John Waters is narrating a movie about dollhouse diorama death scenes
Anyone else confused by the above video? I have no clue what’s going on. I know John Waters is cool. His voice is creepy. I see dollhouses portraying death scenes. And then a bunch of real people talking about serious criminal justice issues. Add up all of these and my final reaction is: “Cool. Wait, what?”
According to the film’s website, the documentary, Our Wildest Dreams: A True Crime Documentary of Dolls & Murder, explores a series of dollhouse murder scenes created to train police officers in the 30s and 40s:
Remember when we didn’t know DNA from the NBA? And “forensics” was rarely uttered, let alone the focal point of television shows and courtroom dramas?
Those days are far behind us. In fact, it looks suspiciously like we can’t get enough of crime investigation. Top-rated television shows feed into our insatiable appetite for forensic justice with programming like CSI, NCIS, Criminal Minds, Without a Trace, Cold Case, 48 Hour Mystery, Bones and Law & Order.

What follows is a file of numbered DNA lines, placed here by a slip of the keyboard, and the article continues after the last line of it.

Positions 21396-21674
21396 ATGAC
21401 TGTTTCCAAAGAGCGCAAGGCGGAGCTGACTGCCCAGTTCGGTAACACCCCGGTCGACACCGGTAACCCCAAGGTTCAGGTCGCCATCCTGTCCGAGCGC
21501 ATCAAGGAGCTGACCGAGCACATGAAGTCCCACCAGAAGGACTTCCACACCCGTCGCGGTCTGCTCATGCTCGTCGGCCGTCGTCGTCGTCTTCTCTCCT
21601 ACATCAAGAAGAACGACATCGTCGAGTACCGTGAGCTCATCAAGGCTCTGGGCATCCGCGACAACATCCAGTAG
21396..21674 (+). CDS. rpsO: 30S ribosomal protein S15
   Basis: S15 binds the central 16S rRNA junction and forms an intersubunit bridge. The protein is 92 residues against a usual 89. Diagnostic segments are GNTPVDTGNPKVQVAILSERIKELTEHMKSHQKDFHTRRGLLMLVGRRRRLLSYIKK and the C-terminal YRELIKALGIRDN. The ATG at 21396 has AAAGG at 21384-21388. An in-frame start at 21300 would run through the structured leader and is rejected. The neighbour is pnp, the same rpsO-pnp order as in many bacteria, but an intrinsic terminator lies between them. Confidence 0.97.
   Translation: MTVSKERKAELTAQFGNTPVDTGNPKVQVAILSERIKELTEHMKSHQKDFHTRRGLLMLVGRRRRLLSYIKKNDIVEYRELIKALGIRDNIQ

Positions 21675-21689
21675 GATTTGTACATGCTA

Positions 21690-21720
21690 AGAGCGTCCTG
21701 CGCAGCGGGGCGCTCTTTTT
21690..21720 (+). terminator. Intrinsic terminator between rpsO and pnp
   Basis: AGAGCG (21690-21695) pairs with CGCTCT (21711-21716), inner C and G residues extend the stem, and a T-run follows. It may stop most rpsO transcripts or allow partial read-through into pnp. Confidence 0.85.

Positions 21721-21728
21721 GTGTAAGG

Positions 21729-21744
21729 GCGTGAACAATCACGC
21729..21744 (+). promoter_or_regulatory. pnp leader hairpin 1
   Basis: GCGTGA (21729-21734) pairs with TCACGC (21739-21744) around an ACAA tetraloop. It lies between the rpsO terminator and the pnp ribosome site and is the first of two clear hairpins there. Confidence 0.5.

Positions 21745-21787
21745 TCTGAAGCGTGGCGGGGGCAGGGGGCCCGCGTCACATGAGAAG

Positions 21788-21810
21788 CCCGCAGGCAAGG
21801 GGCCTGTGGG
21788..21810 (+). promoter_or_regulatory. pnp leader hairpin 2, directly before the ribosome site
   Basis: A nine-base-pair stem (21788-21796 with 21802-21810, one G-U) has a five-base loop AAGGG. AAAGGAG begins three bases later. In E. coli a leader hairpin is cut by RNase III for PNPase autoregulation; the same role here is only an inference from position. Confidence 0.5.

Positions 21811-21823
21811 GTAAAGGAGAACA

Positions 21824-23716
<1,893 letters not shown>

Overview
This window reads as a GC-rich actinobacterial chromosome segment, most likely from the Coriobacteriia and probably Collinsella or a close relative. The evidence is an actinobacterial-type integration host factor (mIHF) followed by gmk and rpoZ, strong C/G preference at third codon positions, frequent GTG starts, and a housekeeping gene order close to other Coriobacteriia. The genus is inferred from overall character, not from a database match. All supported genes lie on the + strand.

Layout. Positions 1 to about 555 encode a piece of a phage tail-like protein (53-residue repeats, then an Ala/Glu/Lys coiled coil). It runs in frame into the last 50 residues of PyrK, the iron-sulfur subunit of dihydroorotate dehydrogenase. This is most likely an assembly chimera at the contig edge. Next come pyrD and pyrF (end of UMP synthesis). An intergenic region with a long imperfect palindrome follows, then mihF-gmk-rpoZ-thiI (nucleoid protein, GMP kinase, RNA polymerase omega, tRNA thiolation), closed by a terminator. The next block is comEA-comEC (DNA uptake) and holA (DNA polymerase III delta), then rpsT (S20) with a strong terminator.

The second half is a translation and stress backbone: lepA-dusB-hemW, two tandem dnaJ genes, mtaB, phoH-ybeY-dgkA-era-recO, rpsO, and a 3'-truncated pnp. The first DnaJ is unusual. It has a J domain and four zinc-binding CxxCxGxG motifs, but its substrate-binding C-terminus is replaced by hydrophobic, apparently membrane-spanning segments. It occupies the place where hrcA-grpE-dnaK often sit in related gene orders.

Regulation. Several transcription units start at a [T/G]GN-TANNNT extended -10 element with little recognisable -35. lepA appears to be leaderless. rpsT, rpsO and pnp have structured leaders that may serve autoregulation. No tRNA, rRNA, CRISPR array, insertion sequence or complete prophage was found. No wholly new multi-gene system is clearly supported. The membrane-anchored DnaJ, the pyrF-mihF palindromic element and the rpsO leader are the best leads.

But it wasn’t TV alone that made forensics so hot that it’s the fastest growing college major in the United States. The stage was set back in the 1930s. And if it wasn’t for one extraordinary woman and her penchant for making miniature murder scenes, we might still be pinning all our hopes on dusting for prints.
The new documentary film, Of Dolls and Murder, explores our collective fascination with forensics while unearthing the criminal element that lurks in one particularly gruesome collection of dollhouses. Rather than reflecting an idealized version of reality, these surreal dollhouses reveal the darker, disturbing side of domestic life.